The bottom line is this: the electricity use in the building dropped to about half of what it was the year before. School officials are convinced that their energy saving investments will only get better.

Haigh adds, "The key thing to grasp about this type of comprehensive energy management system is that the installation of the system is just the beginning. The system Vortechs designed doesn't just automate and control. It captures the operating data that you need to make continuing improvements. But knowing what adjustments to make is only possible if you have the data showing you where and how energy is being used. That is the most important feature, in my view."

Haigh also said that the new system is much more convenient than their previous controls. Not only can he access the system on the internet with secure passwords, he can also make instant changes to building temperatures if there is a snow day or an evening concert.

"Now, with the automated controls, a member of the staff tells me that they need heat in Abbe tonight at 7:00 PM, it will take me 30 seconds, from my desk, to make that change. If ten minutes later the needs change, we can take it off the schedule. If there's a snow day, I can turn the building to the unoccupied mode at 5:00 AM from my home."

But even the best cost savings and the most convenience are worthless if the faculty and students aren't comfortable. Strangely enough, by eliminating thermostats in each classroom, comfort has actually improved.

According to Haigh, "If you have individually controlled thermostats in a room, people come in (and we all do this) and if it is a little cold, we turn up the thermostat. Nine times out of ten we overshoot. We make it too warm because we want it to come on faster. Of course, the heat doesn't come on any faster; it just heats up to a higher set point. Then, since it gets too hot, we turn it down. The system goes up and down, cycling more than it needs to. Sometimes, we turn it on too hot, the bell rings for next period and we leave the room. We're constantly missing the mark. So A, we're using more energy and B, we're less comfortable."

"By integrating all of the heat and air conditioning controls, the Solebury School was able to create an environment that was more comfortable and more energy efficient. Complaints are way down - by 90%, and when we do get them, we can trace the issue down by using the data and then fix it so it won't recur.”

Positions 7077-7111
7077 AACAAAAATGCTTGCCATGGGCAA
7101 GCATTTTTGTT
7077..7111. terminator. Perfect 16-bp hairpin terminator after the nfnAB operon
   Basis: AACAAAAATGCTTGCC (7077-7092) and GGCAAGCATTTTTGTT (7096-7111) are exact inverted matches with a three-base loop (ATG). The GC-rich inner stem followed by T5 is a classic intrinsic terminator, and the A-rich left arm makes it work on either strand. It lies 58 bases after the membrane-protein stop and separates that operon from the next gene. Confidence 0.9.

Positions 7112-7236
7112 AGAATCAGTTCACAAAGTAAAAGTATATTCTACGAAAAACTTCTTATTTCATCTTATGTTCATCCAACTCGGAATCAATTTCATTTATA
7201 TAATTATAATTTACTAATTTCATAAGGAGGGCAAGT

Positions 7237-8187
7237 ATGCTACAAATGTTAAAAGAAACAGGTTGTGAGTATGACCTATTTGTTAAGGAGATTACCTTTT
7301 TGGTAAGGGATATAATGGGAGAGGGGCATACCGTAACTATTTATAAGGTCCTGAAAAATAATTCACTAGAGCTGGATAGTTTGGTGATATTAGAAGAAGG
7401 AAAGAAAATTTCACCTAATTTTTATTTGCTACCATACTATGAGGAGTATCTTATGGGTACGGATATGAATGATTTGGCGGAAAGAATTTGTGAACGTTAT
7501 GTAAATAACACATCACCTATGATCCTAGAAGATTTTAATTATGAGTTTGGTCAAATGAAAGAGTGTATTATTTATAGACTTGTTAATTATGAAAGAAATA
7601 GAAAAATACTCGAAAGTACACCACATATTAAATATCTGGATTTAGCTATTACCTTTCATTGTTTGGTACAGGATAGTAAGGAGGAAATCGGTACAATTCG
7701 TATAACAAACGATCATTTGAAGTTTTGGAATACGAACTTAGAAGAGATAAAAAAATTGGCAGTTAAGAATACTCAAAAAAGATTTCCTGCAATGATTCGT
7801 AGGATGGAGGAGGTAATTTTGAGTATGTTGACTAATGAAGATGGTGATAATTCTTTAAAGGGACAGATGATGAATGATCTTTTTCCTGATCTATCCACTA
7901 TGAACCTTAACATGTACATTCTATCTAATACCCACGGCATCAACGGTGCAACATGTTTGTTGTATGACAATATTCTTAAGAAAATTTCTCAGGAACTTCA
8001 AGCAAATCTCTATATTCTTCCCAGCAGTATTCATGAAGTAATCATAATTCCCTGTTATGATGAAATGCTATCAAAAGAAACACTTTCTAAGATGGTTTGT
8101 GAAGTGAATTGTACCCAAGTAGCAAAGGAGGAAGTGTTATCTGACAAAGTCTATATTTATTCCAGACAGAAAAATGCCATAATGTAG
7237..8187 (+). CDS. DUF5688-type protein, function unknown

Most importantly, maintaining the energy benefits has been easy.

"We are constantly monitoring and making improvements," Haigh says. "And our system gives us the tools and the data that we need to succeed. Now we know where our energy is going, by unit."

In fact, school officials were so impressed with the results that they are planning future energy conservation projects. Vortechs Automation is installing new building automation systems in two other school buildings, and the school is looking into other projects involving lighting, water use, and trash disposal.

"One of the items on my list of things to do is to take some time to acquaint the teachers with the system so they can figure out the most interesting way to use this as an educational tool," Haigh says. "It lends itself easily to science or math courses or, possibly, could be part of an environmental elective course. We can put up monitors in a classroom that shows, minute by minute how we're using energy around the campus. That makes it visible and accessible in a way that may grab students' attention. You communicate to them what we're doing, and what is going right or going wrong. The teachers can have an on-going conversation."

It is much more environmentally friendly and cost-efficient than tearing down existing structures and rebuilding them. Going green still may not be easy, but for Solebury School and its students it's becoming much more realistic.

This article appeared in Building Services Management, December 2008.

Listen to an interview with Doug Haigh from Solebury School.
View PDF of this case study